F. Diakomopoulos, Stochastic study of extreme wind velocity values on global scale using K-moments, Diploma thesis, 108 pages, Department of Water Resources and Environmental Engineering – National Technical University of Athens, July 2020.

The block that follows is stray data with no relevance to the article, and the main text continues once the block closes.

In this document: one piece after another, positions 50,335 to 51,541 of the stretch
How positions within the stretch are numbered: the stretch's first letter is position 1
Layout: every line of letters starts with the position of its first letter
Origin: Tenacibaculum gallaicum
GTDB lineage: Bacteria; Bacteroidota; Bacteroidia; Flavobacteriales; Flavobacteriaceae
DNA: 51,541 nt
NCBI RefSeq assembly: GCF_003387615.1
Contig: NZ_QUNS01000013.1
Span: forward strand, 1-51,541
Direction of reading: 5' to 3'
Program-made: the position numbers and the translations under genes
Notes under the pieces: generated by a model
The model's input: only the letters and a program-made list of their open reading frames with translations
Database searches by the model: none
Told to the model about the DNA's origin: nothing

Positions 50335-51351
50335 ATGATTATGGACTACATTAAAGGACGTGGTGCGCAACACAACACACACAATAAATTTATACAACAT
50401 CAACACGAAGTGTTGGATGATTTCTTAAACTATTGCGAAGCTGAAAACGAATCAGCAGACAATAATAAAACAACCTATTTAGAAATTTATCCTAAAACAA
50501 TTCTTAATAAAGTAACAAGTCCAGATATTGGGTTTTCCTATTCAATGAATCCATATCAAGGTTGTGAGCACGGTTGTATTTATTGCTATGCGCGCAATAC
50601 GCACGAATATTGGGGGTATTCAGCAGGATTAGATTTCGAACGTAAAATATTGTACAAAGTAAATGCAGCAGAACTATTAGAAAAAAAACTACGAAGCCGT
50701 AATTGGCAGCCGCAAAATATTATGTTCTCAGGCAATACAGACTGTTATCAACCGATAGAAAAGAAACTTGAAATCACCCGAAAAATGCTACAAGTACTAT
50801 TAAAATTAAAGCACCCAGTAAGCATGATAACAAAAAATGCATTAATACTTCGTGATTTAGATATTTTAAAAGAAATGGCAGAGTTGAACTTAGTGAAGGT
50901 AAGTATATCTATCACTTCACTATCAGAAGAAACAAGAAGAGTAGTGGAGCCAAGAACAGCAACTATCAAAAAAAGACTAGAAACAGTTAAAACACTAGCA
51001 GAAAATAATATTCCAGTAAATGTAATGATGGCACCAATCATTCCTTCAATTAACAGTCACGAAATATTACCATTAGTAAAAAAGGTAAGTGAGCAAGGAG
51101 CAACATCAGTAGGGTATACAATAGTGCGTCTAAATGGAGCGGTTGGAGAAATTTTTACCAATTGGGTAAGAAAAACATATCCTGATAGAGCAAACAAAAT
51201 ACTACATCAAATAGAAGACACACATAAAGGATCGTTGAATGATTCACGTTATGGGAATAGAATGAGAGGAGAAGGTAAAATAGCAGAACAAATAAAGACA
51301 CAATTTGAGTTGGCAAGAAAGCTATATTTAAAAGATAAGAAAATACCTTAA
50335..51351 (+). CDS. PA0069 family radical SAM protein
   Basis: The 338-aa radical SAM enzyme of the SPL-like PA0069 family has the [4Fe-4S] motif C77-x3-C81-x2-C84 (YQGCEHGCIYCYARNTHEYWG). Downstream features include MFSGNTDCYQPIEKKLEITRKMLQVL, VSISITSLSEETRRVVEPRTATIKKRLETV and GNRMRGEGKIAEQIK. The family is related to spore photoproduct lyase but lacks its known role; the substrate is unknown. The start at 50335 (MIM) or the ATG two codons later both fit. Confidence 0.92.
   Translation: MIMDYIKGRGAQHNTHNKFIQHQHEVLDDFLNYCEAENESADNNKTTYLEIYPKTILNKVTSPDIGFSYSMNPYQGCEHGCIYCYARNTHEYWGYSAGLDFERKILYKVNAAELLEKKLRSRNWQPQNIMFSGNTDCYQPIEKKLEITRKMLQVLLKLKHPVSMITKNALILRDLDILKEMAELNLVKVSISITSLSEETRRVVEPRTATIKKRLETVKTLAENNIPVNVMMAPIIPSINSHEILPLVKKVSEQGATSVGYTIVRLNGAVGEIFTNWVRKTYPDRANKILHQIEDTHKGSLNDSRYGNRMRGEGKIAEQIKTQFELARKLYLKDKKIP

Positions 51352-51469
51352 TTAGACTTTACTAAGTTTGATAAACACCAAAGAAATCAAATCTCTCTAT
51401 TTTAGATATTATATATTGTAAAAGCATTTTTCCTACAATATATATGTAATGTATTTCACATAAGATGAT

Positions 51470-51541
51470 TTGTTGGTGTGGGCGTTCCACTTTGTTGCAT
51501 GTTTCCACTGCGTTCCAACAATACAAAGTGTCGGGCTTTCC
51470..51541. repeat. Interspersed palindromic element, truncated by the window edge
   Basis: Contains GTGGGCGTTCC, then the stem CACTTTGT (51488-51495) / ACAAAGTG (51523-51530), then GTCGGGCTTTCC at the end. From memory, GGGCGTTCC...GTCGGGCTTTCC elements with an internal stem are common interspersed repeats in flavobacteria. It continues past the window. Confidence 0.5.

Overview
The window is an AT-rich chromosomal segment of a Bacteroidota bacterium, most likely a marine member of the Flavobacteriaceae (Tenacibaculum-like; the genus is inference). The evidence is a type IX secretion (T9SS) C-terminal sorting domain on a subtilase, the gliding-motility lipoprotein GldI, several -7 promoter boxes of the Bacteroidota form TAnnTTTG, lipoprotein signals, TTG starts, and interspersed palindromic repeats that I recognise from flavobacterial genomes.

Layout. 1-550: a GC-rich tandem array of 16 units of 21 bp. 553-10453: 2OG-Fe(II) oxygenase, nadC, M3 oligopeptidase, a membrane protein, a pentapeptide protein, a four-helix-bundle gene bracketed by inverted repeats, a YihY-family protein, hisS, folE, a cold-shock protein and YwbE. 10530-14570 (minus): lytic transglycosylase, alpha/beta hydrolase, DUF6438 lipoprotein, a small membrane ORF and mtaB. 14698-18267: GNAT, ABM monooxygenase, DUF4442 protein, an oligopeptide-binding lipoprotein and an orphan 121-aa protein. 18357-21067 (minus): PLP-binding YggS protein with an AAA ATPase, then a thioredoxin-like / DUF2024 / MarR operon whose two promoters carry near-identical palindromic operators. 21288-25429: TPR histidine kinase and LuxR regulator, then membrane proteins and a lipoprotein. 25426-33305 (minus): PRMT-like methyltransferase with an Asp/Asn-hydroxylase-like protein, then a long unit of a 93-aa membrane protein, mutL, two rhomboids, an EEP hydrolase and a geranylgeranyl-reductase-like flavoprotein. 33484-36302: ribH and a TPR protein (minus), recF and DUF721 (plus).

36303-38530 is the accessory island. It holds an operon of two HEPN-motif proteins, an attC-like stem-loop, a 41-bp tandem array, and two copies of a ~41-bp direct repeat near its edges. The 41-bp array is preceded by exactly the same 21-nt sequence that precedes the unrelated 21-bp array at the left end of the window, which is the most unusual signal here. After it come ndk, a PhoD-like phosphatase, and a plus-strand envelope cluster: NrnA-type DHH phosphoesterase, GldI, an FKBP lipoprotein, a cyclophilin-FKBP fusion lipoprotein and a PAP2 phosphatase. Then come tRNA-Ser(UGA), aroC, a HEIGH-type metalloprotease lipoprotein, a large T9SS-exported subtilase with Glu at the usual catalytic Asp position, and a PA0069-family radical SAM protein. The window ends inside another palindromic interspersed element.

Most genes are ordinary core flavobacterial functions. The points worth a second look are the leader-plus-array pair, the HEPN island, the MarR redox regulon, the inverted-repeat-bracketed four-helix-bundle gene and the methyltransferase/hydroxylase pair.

Currently, more countries make a swift in the renewable energy sources to reduce the environmental impact of the use of fossil fuels. The wind energy has a significant position in this hierarchy, as is one of the most efficient to be converted to electric energy, covering the society’s needs in the fields of transportation, trade, and consumption. From the other hand, extreme-oriented wind speed could be the cause of life-threatening phenomena, such as tornados and typhoons. Assessment of extremes in hydrological processes is crucial (extreme rainfalls, floods) as well as in engineering design when choosing the appropriate return periods. As a result, the critical importance when choosing the most suitable distribution to imitate the behaviour of wind speed is crucial, when focusing on extremes which also correspond to high return periods. A variety of distributions, from the literature is used, and by the estimations of the goodness of fit, it seems that the Pareto-Burr-Feller (PBF) distribution fits better to data. Additionally, the usage of Κ-moments “which are particularly strong for an extreme-oriented modelling” (Koutsoyiannis 2019) is used to evaluate the parameters that focus on the extreme wind speed values of the dataset. The analysis for all available stations on global scale and especially those of which the number of data is more than 30 years of observations, is coupled with the parameters from K-moments, to help us to transform it into PBF with 2 constraint parameters. The proposed distribution with only 1 free parameter is compared with the Weibull and the Rayleigh distributions, that are proposed in the IEC 61400-1. Finally, all the above distributions are compared, in terms of the energy production estimate, among three wind turbines of different wind classes (more efficient in high, medium, and low wind speed, respectively).